Published: Thu, July 12, 2018

Slew of resignations in United Kingdom 'a good week for Brexit' - Simon Coveney

Slew of resignations in United Kingdom 'a good week for Brexit' - Simon Coveney

British Prime Minister Theresa May will set out a blueprint on Thursday putting at its core a plan for a free trade area for goods that her government has called "principled and practical" but which has angered many in her party.

"The Chequers there because it delivers on the vote that people gave", May told reporters upon arrival at a North Atlantic Treaty Organisation summit, referring to a deal brokered at the prime minister's country residence last week.

The Survation poll of 1,007 people found 38 percent felt the Brexit proposals agreed by the cabinet at May's country retreat of Chequers last week were a sell-out while 35 percent felt them to be the best deal Britain was likely to get.

After a North Atlantic Treaty Organisation summit where he provoked a crisis session to force allies to up their defense spending, Trump arrives in Britain having described the closest USA ally in Europe as being in turmoil over Brexit.

The customs bill - formally known as the Taxation (Cross-Border Trade) Bill, will give the government the power to adopt a new customs policy after it leaves the EU.

"The people voted to break it up so I would imagine that's what they would do, but maybe they're taking a different route - I don't know if that is what they voted for".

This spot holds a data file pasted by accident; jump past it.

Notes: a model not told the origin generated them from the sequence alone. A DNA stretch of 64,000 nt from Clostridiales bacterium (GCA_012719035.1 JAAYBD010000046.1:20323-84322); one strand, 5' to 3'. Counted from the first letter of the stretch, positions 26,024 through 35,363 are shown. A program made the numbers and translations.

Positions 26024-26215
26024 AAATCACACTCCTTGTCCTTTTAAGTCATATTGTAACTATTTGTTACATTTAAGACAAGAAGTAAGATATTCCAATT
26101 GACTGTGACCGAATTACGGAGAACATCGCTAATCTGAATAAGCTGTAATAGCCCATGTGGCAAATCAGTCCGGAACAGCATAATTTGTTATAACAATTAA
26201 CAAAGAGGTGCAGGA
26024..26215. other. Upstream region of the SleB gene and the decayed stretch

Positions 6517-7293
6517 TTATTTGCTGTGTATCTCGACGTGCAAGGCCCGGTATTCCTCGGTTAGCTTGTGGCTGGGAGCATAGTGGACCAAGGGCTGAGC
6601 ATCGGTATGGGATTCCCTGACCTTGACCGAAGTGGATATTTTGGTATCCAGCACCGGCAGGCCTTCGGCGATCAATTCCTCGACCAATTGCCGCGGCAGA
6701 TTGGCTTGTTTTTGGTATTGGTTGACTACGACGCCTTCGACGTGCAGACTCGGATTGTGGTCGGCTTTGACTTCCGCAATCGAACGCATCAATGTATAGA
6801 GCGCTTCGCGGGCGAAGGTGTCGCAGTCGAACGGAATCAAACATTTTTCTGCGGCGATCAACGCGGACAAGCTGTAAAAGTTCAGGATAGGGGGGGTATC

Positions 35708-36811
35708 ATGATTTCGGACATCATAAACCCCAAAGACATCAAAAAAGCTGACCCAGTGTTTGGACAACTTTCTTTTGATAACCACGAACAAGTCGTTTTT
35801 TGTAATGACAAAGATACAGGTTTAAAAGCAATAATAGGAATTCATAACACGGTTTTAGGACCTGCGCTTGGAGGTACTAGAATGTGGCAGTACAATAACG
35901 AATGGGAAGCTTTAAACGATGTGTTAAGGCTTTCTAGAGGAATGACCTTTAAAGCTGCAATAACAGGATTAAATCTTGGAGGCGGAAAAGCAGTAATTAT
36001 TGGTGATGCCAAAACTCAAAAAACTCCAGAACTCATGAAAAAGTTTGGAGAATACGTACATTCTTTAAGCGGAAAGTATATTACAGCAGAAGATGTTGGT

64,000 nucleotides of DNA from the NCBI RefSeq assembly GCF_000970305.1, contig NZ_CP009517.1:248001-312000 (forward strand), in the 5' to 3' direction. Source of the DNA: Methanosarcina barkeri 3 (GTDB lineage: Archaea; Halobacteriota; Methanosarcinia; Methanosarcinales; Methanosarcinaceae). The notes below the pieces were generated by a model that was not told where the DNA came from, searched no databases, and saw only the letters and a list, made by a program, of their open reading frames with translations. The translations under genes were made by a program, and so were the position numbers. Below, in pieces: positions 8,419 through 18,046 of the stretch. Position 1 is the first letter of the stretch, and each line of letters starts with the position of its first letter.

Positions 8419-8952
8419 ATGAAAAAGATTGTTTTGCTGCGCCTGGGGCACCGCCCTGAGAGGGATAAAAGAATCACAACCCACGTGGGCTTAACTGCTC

But Johnson, a leading Brexit campaigner, said following European Union rules without being able to alter them risked consigning Britain to the "status of colony", and said it looked like a "semi-Brexit".

Such proposals so irritated Johnson that he said that he believed that the United Kingdom would be "headed for a status of a colony" because the country was proposing to share rules with the European Union.

"There is no stronger alliance than that of our special relationship with the U.S. and there will be no alliance more important in the years ahead", May said ahead of the visit.

These firms would, of course, favour a "soft Brexit" as that will ensure continued access to the single market comprising the remaining 27 European Union states, and some have put expansion plans on hold until there is greater clarity on Britain's exit by March 2019.

Trump was flying over after a fraught North Atlantic Treaty Organisation summit in Brussels where he piled pressure on allies to double their defence spending.

The president described Britain as a "hot spot" with "a lot of resignations", and added that his trip next week to Helsinki to meet President Putin may be comparatively easier.

May welcomed the summit and said it could help address "malign activity" by Russia which Britain blames for a nerve agent attack in March on a former Russian double agent and his daughter in southwest England in March.

Ambassador Johnson sought to play down Trump's comments.

"Alongside this unprecedented economic partnership, we also want to build an unrivalled security partnership, and an unparalleled partnership on cross-cutting issues like data, and science and innovation".

He was severely criticised last November, including by May, after sharing three inflammatory anti-Muslim videos posted by far-right group Britain First.

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